When Durban’s ageing promenade was revamped in 2010 for the Football World Cup, it left a legacy that lasted long after the cheers faded at Moses Mabhida Stadium and the fanparks it linked together, attracting families, walkers, joggers cyclists and skaters by the score.
“Our focus was largely to remove old structures to clear the site lines along the beachfront and make it safe and inviting,” says Brandon Robertson, now a partner at Bloc Architects, who handled the 2010 promenade project. “We also created several commercial modes.”
Today the promenade is home to some of the city’s best-love eateries, from the trendy Circus-Circus restaurant, with its grass roof and option to order from loungers on the sand, and the sophisticated California Dreaming, which overlooks the shimmering waters of the rebuilt Rachel Finlayson Pools, to the Surf Riders Food Shack, which draws surfers with its laid-back vibe and foodies with its fabulous fare (the wood-fired chorizo-and-prawn pizza is legendary in the area).
Inspiration for the swirling, curving design of the promenade was taken from the waves washing beside it, with the inevitable nod, Robertson concedes, to Roberto Burle Marx’s iconic 1971 design for Copacabana Beach in Rio. In the years since the World Cup, the promenade has been extended, first to the north, linking with the sheltered waters of Blue Lagoon or ‘Lugs’ – traditionally the BBQ (known as a braai if you’re South African) and picnic hub of the city’s Indian community – and, since November 2019, to the south, snaking past uShaka Marine World to the mouth of busy Durban Harbour in what’s known as the Point area. This newest extension was undertaken by Cox Architects from Sydney, Australia, and Iyer Urban Design Studio in Durban, for the Durban Point Development Company.
The beach at the Point is one of the safest and most popular in Durban, says Glanville Jacques, director of architecture at Iyer. “Sheltered by Vetch’s Pier, it’s the only beach offering a calm, warm, all-day swimming area for all ages.” As part of the promenade project, the design team created new facilities for the Point Water Sports Club and seine netters already based there, which have been integrated into a lower level beneath the promenade, along with public toilets, parking and operational facilities for lifeguards, first-aiders and cleaners.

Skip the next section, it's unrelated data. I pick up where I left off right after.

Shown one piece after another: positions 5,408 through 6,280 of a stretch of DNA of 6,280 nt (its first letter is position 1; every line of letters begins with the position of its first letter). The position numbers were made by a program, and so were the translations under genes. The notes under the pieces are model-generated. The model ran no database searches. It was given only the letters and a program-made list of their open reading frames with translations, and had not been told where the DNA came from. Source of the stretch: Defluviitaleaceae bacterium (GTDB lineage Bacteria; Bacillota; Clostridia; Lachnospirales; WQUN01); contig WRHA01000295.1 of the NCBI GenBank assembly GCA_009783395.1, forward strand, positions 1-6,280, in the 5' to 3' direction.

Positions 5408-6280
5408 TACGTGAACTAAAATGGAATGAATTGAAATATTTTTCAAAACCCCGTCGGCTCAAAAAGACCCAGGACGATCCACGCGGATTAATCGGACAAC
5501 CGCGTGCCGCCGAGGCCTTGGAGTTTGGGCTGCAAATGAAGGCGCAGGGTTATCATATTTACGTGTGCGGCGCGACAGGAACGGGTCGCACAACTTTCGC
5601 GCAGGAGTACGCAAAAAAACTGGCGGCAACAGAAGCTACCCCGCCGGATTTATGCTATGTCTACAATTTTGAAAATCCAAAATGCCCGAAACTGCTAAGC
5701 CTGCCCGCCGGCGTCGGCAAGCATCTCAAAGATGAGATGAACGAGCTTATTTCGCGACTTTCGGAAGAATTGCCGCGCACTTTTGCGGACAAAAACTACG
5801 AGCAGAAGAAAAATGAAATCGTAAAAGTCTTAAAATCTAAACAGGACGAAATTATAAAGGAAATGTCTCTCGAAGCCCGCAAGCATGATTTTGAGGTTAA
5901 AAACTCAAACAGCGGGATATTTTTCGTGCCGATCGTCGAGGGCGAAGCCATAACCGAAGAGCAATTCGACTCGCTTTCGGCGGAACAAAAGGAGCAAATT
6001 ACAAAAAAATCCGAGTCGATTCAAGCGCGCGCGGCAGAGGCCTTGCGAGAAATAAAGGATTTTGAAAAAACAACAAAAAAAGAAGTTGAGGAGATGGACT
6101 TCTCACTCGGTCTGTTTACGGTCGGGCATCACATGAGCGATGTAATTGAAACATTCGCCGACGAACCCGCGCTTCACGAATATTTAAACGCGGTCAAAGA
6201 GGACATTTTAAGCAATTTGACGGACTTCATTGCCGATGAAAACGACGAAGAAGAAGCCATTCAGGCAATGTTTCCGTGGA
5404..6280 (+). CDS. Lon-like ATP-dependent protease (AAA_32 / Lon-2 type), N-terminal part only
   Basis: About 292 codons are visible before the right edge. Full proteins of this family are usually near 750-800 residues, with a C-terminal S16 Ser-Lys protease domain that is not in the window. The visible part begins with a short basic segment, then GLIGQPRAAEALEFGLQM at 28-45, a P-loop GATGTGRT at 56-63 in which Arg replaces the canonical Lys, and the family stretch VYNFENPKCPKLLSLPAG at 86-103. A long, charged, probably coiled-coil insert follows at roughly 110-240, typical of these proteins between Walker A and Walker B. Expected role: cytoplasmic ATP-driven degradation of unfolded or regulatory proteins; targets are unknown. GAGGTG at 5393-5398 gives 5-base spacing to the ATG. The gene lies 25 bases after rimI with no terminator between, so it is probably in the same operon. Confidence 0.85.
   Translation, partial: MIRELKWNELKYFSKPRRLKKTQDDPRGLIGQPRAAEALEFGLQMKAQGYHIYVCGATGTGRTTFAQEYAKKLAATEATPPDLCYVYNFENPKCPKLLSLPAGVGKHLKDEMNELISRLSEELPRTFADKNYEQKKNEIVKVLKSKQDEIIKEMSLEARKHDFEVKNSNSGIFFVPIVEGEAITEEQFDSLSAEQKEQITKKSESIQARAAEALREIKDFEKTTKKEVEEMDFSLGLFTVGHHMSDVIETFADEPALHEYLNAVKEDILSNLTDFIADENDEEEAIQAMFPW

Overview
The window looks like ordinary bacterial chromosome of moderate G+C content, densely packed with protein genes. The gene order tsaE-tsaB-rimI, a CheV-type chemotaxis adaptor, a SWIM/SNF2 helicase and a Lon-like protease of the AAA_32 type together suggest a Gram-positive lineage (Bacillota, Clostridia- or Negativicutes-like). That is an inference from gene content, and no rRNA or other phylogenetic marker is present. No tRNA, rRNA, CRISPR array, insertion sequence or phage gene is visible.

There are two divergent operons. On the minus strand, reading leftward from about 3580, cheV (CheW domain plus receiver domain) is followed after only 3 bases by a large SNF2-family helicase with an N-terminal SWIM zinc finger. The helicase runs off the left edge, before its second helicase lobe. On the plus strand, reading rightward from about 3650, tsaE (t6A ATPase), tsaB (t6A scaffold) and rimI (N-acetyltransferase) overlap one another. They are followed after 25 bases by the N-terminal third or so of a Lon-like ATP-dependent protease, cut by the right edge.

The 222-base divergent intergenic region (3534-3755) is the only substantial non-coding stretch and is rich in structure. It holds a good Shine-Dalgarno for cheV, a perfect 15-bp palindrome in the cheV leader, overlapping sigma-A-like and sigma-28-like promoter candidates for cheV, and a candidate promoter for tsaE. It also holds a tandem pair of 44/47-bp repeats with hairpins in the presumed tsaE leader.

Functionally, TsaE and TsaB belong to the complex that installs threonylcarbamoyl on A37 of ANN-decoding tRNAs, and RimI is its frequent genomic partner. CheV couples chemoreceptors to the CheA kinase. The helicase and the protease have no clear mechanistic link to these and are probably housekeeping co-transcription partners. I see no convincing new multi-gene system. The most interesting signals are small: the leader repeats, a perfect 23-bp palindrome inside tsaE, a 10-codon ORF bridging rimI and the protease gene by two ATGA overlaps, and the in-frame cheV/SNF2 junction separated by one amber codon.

The upper level walkway is accessed by a series of ramps and stairs, forming an amphitheatre for public events and entertainment, and meandering to the harbour mouth, with concrete seating areas clustered around elegant lighting and planting boxes of shrubs and young trees.
The form and design of the new promenade take clues from the natural setting in a design interpretation of the coastline melded with patterns from the original dune vegetation, says Jacques. It’s an investment with an eye firmly on the future, whatever that brings: the design can be adapted to accommodate a sea-level rise over the life of the structure, by raising the height of the vegetated dune buffer on its seaward side.
And there’s plenty to look forward to tourism-wise in the Point through which it runs, with a ‘Durban Eye’ Ferris wheel, hotel and mall next to uShaka Marine World in the planning, and a new £10 million Durban Cruise Terminal in the harbour.
To negotiate the promenade you can hire bikes, quad bikes, go-karts and skates anywhere along its length, from The Bike and Bean (between Blue Lagoon and Suncoast), to The Skate Store (at North Beach), Xpression on the Beach (near uShaka Marine World) and Ocean Ventures (at uShaka). Some of these also hire out bodyboards, surfboards, umbrellas, beach chairs and lockers. Segways are also available by the hour from Moses Mabhida Stadium.